This is a great question, and a great use-case we are interested in addressing. There are some potential ways to handle this today and/or soon. I don’t know if there are any easy solutions, but here are a few options.
One thing we just announced is the Displacement Micro-Mesh. https://developer.nvidia.com/rtx/ray-tracing/micro-mesh This is coming relatively soon to OptiX, and it allows loading meshes with many times more triangles than is currently possible. There are some limitations, and it might require translating your meshes into a format that is compatible with the API, but this is something to consider in order to ray trace huge meshes on your GPUs.
You can also partition meshes on your own. Aside from the above mesh format, OptiX doesn’t have anything specific in the API to help you with partitioning, it’s more a matter of designing your own partitioning scheme and then running OptiX separately on each partition and combining the results. You don’t necessarily even need multiple GPUs, but doing this on a single GPU might be a lot slower than with multiple GPUs. Depending on what rendering algorithm you’re using, you might be able to load a partition one at a time, render it to a G-buffer that has your ray t value in it, and check the t values before writing any given pixel. If you cycle through all partitions, after that your final G buffer will have the same answer as though you had rendered the whole mesh in one go. (I’m thinking specifically of Chris Hellmuth’s example described here: https://www.render-blog.com/) This, as you say, might still be faster than raycasting on the CPU.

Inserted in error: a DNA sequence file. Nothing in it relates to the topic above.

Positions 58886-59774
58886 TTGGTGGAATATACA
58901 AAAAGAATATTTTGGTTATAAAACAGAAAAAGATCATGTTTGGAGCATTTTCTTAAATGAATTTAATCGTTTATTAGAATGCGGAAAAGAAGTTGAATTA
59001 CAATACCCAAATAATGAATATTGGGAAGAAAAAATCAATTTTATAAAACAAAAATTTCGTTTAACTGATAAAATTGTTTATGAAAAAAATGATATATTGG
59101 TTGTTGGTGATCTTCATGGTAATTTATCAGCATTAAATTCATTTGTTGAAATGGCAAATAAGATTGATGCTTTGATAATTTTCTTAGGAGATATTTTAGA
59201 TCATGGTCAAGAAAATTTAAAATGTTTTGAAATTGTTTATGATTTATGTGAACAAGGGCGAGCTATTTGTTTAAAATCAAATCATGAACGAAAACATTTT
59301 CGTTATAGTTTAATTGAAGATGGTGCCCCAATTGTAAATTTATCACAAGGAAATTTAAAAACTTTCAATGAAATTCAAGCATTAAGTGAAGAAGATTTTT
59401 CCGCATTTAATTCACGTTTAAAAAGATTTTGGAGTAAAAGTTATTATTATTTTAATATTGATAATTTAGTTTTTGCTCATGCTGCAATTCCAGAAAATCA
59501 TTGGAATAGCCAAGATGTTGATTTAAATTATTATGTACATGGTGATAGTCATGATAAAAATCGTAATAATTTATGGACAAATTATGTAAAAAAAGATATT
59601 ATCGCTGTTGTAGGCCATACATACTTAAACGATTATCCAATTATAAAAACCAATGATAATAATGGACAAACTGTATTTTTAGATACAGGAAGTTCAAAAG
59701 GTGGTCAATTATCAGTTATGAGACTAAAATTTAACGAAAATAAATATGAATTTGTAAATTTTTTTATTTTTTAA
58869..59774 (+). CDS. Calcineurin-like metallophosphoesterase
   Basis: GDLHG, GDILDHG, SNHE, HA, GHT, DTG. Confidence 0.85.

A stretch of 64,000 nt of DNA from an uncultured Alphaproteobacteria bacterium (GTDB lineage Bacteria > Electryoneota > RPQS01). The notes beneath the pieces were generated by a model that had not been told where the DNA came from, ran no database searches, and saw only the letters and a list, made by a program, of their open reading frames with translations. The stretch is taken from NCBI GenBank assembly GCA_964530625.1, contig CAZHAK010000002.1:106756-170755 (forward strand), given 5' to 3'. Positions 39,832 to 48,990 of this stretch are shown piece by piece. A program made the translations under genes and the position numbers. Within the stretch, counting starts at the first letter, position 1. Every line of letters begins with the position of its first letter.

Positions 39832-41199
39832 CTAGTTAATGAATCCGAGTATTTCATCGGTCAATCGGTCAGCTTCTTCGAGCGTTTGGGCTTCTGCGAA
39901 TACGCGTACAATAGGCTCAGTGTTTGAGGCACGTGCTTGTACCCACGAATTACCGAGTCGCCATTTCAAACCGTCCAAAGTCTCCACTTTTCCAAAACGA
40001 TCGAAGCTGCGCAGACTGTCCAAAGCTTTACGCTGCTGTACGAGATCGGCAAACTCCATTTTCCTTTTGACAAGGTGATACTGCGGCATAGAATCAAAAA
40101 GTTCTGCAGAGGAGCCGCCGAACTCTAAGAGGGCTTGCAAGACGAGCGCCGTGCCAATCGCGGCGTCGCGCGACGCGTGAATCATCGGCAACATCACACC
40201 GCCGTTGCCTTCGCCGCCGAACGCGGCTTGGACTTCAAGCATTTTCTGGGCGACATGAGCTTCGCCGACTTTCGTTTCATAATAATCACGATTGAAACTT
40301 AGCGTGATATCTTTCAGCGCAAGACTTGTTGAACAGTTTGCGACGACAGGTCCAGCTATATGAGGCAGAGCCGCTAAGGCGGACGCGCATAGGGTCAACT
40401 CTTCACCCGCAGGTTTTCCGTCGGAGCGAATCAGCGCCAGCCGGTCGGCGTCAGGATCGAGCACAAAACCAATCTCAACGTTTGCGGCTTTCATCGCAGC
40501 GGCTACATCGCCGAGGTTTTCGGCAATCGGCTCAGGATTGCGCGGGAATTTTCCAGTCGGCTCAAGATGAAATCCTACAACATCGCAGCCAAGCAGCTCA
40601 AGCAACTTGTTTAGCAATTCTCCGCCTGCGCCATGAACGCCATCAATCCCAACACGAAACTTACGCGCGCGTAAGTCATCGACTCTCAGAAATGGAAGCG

Right now, the maximum BVH size is limited by the half of the VRAM at best, since the meshes need to be loaded into the VRAM first using cudaMalloc->cudaMemcpy then the GAS must be built, only then I can release the VRAM used for the meshes with the cudaFree(as the vertex data are then stored by the BVH, anyway)
While you’re correct about needing a resident copy while the BVH is being built, you do have the option to subdivide your mesh into smaller pieces, build multiple acceleration structures, and then add each piece to an instance acceleration structure. If you did that, you would be able to use most of your memory (if you serialize some or all of your BVH builds), and it would allow you to do BVH compaction as well. You might be able to find some real mileage this way.
In OptiX we do have a “demand loading” library that loads texture tiles on demand. We would like to adapt it for use with geometry (e.g. load subregions of your scene only when rays actually enter that space), and other people have tried doing this kind of thing with some success. This would take some effort, and it depends on whether rays end up touching all of your triangles when you render, or if there are regions that don’t end up being sampled. (It’s common to point out that we don’t have billions of pixels, and so billions of triangles must be overkill in some sense, if we’re rendering a picture… just one problem: which triangles do we not need?) If you’re interested in trying something like that, I think we could start a longer conversation about how and where to start.
Do you already use any noise reduction and/or flat surface decimation process for your scanned data?